century, war was a constant threat to society.” (noun).
3. When using brief quotations, remember to use quotation marks to indicate clearly when
you are reproducing someone else’s words verbatim:
As Spielvogel notes, “Women were citizens who could participate in most religious
cults and festivals,” (Spielvogel, 84).
4. Remember to cite specific material that you paraphrase – the ideas came from someone
else, even if you expressed or summarized in your own words!
5. Avoid slang, jargon and contractions (can’t, don’t, haven’t)
6. Remember to make the subjects and verbs agree in number, as well as nouns and
pronouns: “Scholars could circulate their ideas in print” rather than “A scholar could
circulate their ideas in print.”
7. Avoid run-on sentences, comma splices, and paragraphs that go on for 2-3 pages! (In
other words, think carefully about sentence structure, punctuation and paragraph
organization).
8. Avoid overuse of the passive voice (The cat was chased by the dog) in favor of the active
voice (the dog chased the cat). Active voice is more direct, more vivid and allows you to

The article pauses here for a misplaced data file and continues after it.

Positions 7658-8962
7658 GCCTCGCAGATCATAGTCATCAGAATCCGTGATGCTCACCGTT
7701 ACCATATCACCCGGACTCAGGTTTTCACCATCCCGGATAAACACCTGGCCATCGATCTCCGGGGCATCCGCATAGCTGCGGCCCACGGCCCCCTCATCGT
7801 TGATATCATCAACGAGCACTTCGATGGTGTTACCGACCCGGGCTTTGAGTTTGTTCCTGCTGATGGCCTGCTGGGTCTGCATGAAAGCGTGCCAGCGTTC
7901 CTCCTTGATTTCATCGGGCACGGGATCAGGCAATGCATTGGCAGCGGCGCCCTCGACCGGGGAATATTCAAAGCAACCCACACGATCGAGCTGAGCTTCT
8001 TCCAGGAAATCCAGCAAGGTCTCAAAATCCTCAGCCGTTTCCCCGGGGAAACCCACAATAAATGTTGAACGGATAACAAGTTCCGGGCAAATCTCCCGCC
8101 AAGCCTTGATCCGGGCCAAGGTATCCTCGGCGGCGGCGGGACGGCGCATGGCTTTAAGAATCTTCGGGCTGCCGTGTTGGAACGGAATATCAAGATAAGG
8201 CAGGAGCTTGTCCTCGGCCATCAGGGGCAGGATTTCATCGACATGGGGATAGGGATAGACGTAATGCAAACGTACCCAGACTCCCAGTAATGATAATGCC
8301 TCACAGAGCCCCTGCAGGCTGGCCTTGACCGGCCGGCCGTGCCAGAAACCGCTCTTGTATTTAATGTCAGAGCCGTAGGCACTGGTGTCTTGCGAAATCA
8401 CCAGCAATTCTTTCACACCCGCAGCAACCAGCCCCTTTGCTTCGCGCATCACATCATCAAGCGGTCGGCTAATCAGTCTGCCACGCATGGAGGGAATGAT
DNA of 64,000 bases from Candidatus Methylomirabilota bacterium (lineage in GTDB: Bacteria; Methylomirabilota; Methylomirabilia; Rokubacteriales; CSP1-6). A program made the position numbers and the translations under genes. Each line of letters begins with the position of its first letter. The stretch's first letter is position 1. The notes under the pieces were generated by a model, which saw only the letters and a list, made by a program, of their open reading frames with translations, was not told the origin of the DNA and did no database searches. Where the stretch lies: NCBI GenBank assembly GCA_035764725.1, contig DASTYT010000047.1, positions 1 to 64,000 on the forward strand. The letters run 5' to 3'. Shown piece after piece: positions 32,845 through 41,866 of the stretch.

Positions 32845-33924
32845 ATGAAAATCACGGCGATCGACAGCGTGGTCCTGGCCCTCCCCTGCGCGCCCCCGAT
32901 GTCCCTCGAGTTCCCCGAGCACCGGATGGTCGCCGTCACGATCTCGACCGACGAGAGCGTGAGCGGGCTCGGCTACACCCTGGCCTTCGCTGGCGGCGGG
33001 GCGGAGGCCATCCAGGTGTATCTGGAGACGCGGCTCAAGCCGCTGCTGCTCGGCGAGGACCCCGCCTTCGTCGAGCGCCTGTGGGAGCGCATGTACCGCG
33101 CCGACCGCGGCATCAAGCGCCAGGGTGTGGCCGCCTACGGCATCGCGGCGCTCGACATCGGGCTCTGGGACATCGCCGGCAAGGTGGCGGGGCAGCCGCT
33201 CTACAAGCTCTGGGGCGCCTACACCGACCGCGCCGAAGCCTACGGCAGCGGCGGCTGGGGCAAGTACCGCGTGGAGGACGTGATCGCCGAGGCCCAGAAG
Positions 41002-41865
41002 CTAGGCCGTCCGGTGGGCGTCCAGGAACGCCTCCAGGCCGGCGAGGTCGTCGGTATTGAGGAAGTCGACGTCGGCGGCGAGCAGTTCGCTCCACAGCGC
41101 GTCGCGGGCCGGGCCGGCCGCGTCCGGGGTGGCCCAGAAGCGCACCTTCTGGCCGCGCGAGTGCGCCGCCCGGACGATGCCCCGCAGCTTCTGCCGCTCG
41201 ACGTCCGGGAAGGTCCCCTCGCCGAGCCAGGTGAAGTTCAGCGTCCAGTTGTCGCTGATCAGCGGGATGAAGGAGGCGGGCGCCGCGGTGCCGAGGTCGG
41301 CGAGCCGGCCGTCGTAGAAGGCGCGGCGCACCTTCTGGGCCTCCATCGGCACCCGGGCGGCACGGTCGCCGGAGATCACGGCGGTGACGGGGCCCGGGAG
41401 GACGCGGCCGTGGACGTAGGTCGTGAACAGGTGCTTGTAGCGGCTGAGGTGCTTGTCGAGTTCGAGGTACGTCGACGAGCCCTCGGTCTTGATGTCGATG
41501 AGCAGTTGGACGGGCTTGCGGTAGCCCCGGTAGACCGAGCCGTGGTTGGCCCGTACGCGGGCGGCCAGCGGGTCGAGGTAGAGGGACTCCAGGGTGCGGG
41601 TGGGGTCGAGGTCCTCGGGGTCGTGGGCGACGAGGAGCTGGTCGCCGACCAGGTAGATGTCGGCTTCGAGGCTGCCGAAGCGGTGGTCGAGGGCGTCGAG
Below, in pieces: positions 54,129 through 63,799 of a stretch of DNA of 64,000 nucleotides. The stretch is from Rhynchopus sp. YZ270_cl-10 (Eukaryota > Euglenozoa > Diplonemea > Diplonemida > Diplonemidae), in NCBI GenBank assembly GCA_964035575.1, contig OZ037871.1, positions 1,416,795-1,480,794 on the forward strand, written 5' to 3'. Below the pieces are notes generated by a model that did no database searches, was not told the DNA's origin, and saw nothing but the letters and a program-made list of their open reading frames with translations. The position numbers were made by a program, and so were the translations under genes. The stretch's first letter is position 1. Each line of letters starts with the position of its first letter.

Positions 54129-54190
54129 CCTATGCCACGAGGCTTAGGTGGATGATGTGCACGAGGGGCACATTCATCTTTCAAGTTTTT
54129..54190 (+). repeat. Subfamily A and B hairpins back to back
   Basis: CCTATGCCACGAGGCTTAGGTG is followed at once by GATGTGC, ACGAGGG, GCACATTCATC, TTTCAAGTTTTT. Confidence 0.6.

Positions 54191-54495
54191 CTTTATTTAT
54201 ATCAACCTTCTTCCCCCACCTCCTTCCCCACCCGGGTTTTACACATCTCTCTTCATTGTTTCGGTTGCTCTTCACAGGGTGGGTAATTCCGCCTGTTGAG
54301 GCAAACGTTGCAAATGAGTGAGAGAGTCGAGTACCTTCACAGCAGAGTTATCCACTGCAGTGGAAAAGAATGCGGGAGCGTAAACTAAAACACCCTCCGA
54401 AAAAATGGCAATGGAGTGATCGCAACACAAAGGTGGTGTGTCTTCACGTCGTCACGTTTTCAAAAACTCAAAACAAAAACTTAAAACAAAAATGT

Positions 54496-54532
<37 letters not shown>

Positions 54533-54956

use more verbs.
9. Remember to use the past tense where appropriate in writing about the past (which is
often!)

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Pr i m a r y R e s o u rce s

C h a p te r 3 Pr i m a r y S o u rce s

( h tt p s : //co l o r s t a te .g r l co n te n t .co m /we s te r n c i v p re m o d e r n /pa g e /p r i m a r y re s o u rce s )

( h tt p s : //co l o r s t a te .g r l co n te n t .co m /we s te r n c i v p re m o d e r n /pa g e /c h p t 3 p r i m a r ys o u rc

e s )

Homer’s Iliad

Iliad VI. 243–497.
Homer, Iliad. William Cowper translation (1791), adapted and modernized by Kristin Heineman

 

[243–254]  But when Hector came to Priam’s palace, built with splendid

porches, and which had in it �fty chambers lined with polished stone built

near one another, where Priam’s sons and their wives rested, and where, on

the other side of the courtyard in twelve magni�cent chambers also lined

with polished marble, the sons-in-law of Priam lay beside his spotless

daughters.  There his mother queen accompanied by Laodice, loveliest of all

her children, went and met Hector.

 

[255–262]  She grasped his hand and said: Why do you leave the dangerous

battle, my son? I fear that the Greeks (hateful name!) are wearing you down

and �ghting around the city, so that you seek, urged by distress, the acropolis,

to lift your hands in prayer to Zeus? But pause awhile until I shall bring you

wine.  First, let us pour rich libation to Zeus and the other gods so that you